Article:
Etiquette for Your Monogrammed Jewelry
Monogramming gives your jewelry a special and traditional detail, but is there really such a thing as monogramming etiquette? Definitely! But what basis does this etiquette have?
Many things are involved behind monogramming etiquette, but it is mostly about which initial should come first, sizes of the letters, whether the couple is heterosexual or same-sex, and so on. Are the possibilities confusing? They’re not that difficult, but you do need a good grasp of monogramming from then till now.
Monogramming is actually the world’s first form of identification, with monograms going back to the Greek and Roman eras. It has served many purposes – as a signature for royals and artists, as a form of currency in the barter system, as a sign of social status, and more. Probably the most apparent role of monograms these days is the identification of properties, from linens to yes, jewelry. Of course, we know that they are usually ornate, and that’s what makes monogramming a popular option for gift-giving.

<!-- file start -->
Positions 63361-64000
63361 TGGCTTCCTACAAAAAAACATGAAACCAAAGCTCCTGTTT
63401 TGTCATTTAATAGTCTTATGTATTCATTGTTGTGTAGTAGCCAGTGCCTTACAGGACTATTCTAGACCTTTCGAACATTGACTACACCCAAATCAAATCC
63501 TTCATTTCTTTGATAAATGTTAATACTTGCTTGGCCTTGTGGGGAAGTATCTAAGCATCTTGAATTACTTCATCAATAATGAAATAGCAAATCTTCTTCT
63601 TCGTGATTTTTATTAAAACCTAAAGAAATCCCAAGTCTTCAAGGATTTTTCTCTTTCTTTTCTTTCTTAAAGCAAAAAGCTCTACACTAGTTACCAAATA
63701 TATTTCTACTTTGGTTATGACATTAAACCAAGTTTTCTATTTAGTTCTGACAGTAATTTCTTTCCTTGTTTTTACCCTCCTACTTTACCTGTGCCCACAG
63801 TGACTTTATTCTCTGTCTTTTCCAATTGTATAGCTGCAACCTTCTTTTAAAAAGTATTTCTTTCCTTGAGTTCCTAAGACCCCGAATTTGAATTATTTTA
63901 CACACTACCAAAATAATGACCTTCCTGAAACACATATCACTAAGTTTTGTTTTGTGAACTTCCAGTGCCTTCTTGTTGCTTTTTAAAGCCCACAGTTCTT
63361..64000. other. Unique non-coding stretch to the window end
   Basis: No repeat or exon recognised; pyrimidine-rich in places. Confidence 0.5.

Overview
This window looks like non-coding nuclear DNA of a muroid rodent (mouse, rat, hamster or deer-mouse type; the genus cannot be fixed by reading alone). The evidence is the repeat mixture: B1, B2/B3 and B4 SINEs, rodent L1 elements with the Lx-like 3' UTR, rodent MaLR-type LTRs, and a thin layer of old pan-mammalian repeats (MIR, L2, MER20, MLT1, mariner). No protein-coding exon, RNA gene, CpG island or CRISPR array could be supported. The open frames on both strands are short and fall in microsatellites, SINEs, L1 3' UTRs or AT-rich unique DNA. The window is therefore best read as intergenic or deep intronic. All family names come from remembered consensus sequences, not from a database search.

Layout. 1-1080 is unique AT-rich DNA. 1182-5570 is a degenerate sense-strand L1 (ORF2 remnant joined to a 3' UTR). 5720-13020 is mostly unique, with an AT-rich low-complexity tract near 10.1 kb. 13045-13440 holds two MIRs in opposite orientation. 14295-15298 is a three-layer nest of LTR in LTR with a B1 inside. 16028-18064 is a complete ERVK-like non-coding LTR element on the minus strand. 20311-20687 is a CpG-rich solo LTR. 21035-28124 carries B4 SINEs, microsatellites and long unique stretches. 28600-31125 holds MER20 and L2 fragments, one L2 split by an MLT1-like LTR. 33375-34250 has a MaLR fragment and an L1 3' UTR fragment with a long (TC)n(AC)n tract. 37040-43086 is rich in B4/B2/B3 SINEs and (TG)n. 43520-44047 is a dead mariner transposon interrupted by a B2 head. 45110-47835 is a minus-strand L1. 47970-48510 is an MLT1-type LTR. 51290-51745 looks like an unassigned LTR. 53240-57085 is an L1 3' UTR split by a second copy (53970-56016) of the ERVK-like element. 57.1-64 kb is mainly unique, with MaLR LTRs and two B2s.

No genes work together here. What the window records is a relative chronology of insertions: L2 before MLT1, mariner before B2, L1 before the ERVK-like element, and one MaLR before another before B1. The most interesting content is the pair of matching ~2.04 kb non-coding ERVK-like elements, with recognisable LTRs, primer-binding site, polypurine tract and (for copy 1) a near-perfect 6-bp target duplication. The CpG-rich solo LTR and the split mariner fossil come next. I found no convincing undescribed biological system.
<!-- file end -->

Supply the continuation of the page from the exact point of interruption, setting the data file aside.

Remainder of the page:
Conventionally, one-letter monograms represent the last name. That’s the rule for both men and single women. Today, most single-letter monograms for unmarried women feature the first letter of their first name.
The monograms used these days are mainly traditional Victorian, which includes three letters. How these should be arranged depends on marital status a well as letters’ sizes in the monogram.
If you see a monogram whose letters are of the same size, such letters are expected to be the first of the person’s first, middle and last name in that exact order. Also, this setup is for unmarried men and unmarried women.
Big Surname Letter in the Middle
For single men and women, he first letters of their first, last and middle names should be used in that exact sequence. And the surname must be the centered and largest font.
There are two concepts in terms of married couples. One, based on the “ladies first” tradition, the first initial of the bride should be positioned on the surname initial’s left, and the the first initial of the groom should be set on the right. Historically speaking, this style is often used on linens.
A more modern setup is the groom’s first initial coming before the bride’s, to follow the tradition of Mr. & Mrs. While popular on glasses and tableware back then, this is very common in jewelry nowadays. For married women, the woman traditionally uses the initial of her maiden name as her middle initial in a three-letter monogram. Alternatively, she can use the initials of her first name, middle name and married name. Finally, for gay couples, the initials of both their names will be taken together and used as the surname.